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Documents and Publications  >  report  >  PhD SCIENCE REPORT Lisa Riz...



Lisa Rizzetto

Predicted finish date for my PhD: February 2010

Our projects focuses on computational methods for the reconstruction of signalling pathways and the integration of gene expression data with existing biological information. In particular we target the response of dendritic cells to pathogenic and non pathogenic yeasts on a whole genome scale. At the same time our role in DC-THERA is to collaborate with bioinformaticians and with experimentalists for the solution of genomics problems that require highly interdisciplinary skills. We are also involved in the development of the DC-ATLAS initiative, where we have started the re-definition of intracellular pathway involved in DCs maturation process. Our project aims at establishing the computational methods to model the pathways of immune discrimination between pathogenic and non pathogenic microorganisms. We proposed to use different vegetative and non vegetative forms of the non pathogenic Saccharomyces cerevisae yeast to investigate the rules of the recognition game. Monocyte-derived dendritic cell (MoDC) recognized S. cerevisiae mainly trough fungal cell wall component recognition The different composition of cell wall in different growth conditions may influence the immune recognition of this yeast. In order to deeper insight the mechanisms of DC-S. cerevisiae interaction we evaluated the ability of vegetative and senescent cells of S. cerevisiae and Candida albicans to induce MoDC cytokine responses. By measuring cytokine production and priming of allogenic naïve CD4+ T cells, we observed that cells in different senescence states elicit peculiar immunological response. To reconstruct the signalling networks responsible for differences in the response we have performed transcriptional analysis of hMoDC and used Eu.Gene to reconstruct pathways and regulatory programs and compared with other experiments that we are collecting in a dedicated databases, DC-BASE. The development of DC-BASE is conducted in collaboration with Leaf Bioscience. The experience matured with Eu.Gene and pathways analysis will be relevant for the development of techniques to bridge ontologies and experimental data developed by Leaf Bioscience. In collaboration with Leaf Bioscience and the entire consortium we started the DC-ATLAS initiative. DC-ATLAS is a highly curated database of pathways of the dendritic cell, structured in a way to facilitate access to knowledge on biological mechanisms at the molecular level using representations that capture the hierarchical structure of signalling from receptors to effectors. The interactions in DC-ATLAS are cell-specific for DCs, manually curated and constructed using controlled vocabularies and hierarchies. In our lab we defined the pathway that we will curate, the controlled vocabularies that contain ontologically correct terms to define the pathway object, localization and type of reaction, cell type. We also started the curation of Dectin-1 signalling and TLR2 signalling, both involved in fungal recognition by DCs.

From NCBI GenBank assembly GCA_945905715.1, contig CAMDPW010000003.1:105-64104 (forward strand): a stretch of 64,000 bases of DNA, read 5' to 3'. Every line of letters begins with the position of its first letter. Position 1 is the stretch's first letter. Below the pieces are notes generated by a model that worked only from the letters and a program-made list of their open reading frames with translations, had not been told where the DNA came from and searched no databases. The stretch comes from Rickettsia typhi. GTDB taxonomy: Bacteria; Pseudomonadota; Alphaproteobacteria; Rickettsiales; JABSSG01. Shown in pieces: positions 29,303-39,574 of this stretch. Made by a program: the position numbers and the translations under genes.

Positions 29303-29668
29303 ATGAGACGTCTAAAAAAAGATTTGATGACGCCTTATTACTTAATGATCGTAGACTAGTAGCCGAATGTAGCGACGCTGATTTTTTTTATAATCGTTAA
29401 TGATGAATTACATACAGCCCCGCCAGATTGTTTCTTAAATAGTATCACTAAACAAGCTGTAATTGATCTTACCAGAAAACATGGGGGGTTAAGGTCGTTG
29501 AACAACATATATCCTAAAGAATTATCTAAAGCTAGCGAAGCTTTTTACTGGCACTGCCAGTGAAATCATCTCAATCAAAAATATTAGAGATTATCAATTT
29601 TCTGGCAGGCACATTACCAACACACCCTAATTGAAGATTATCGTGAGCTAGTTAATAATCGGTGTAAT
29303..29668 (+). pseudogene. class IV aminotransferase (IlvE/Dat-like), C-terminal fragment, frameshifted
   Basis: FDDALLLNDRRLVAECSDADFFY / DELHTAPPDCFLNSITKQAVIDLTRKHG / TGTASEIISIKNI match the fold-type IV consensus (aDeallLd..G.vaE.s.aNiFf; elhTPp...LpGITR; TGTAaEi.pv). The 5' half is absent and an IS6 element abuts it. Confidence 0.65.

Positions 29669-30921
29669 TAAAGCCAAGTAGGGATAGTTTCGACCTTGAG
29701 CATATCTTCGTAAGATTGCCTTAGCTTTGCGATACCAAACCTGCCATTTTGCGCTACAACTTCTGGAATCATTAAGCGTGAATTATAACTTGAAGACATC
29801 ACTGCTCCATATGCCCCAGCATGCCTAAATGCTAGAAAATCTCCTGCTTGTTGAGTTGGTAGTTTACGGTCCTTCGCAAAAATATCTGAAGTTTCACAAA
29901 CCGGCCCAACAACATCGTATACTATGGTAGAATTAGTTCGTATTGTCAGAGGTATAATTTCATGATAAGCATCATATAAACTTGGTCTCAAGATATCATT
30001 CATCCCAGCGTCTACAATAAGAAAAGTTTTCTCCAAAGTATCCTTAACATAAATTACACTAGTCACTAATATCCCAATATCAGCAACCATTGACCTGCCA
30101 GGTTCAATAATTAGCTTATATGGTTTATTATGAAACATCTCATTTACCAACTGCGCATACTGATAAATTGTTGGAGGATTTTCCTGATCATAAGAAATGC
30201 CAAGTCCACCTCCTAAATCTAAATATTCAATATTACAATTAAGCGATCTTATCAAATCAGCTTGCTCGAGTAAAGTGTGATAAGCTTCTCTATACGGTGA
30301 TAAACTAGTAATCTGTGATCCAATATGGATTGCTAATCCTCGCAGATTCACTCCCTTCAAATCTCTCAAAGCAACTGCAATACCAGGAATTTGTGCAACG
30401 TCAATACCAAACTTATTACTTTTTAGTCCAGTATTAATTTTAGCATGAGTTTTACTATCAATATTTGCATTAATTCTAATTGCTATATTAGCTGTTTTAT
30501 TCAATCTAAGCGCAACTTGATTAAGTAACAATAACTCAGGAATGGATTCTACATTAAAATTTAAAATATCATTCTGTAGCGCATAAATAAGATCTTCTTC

The predicted follow up of our activity is as follows: first, deeper insight into recognition of the different forms of S. cerevisiae to understand the mechanisms of fungi pathogenicity by in vitro and in vivo experiments. Second, we will complete DC-ATLAS with manual curated pathway dedicated to the DC cells.

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